6. Privacy and peace of mind: Matt Brittin, president of Europe, Middle East, and Africa, Google, said Google research found that privacy experiences impact user trust, “but we were surprised to learn just how damaging a bad privacy experience online can be. Consumers view bad privacy experiences as almost as damaging as a theft of their data. It’s enough to make 43% of them switch to another brand. When people lack control over their data, they become sceptical of digital marketing.”
7. Super apps set super (app) expectations: Super apps are multi-functional mobile applications with a range of different features wrapped into one, such as marketplaces, messaging, and payment services. They’ve already risen to prominence in Asia and the fintech sector in Africa, where they’ve been a gateway to financial inclusion, explains Pendo O’Donohoe, director of large customers for Google in the Middle East and Africa. “In the rest of the world, they’re not as big yet, but some brands are tentatively dipping their toes in. US retailer Walmart, for instance, is building their version of a super app right now.
8. A disruption of the mobile status quo: In fact, all marketers can learn from how super apps are disrupting the mobile status quo — setting higher expectations for apps and mobile experiences as a whole, adds O’Donohoe. “Crucially, they show us that people seek convenience. Super apps take up less device storage than multiple separate ones and there’s no need for users to switch between apps. In 2023, look at how you can make your app experience more convenient. Avoid creating a single-purpose app that people log into once and then delete. Instead, build a holistic, customer-first appthat consolidates features and compels users to embed it into their daily lives.”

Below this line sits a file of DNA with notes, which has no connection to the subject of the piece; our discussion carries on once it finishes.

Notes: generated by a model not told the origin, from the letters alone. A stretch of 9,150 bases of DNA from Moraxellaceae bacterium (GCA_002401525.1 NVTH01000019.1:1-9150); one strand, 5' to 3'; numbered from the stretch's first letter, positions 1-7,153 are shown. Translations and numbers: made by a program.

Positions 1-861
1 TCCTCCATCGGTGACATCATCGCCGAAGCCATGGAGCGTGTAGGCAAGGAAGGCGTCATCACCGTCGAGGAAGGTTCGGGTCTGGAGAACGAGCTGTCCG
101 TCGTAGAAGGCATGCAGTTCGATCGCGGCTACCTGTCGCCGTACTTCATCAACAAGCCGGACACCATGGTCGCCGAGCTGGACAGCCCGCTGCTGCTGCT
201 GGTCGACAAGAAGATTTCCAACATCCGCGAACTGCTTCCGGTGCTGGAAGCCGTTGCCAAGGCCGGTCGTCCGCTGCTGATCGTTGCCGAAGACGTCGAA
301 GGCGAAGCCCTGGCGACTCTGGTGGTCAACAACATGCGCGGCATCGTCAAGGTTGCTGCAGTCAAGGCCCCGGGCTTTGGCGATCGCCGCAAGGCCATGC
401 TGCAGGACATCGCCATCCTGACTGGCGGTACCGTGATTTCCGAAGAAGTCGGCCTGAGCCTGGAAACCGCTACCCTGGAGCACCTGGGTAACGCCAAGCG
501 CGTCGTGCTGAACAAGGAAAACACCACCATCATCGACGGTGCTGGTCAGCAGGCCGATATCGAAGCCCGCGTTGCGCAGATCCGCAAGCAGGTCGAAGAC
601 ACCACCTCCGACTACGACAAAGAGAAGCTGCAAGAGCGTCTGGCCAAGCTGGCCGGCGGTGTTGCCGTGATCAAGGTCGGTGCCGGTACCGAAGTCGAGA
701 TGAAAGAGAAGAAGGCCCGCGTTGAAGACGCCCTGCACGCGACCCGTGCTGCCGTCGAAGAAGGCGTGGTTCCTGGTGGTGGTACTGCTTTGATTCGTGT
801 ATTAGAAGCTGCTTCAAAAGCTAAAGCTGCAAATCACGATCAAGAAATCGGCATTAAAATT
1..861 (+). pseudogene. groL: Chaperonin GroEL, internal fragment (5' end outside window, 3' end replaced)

9. Snackable, short-form videos: YouTube Shorts now has 1.5 billion monthly active users and sees more than 30 billion daily views, making it a big area of opportunity for advertisers, says Dyana Najdi, MD of video and display for Europe, Middle East, and Africa at Google. “Viewing habits are diversifying as people move seamlesslybetween screens and video lengths — with different needs and expectations for each. Many creators are innovating with shorter form, ‘snackable’ content to meet the needs of these viewers. And they’re seeing immense success. In fact, it’s important to leverage storytelling best practices to create highly engaging short-form video content. For example, videos should jump straight into the action. With only 10 to 60 seconds of available ad time, there’s no need to set up a premise or establish a storyline with lots of extra context.
10. Machine learning: Najdi says brands don’t have to reinvent the wheel to use this newer video format. “We’re currently experimenting with a machine learning tool that reformats landscape videosinto square or vertical formats based on how someone is watching YouTube. It’s already available for App campaigns, with Video action and Performance Max coming in 2023,” she adds.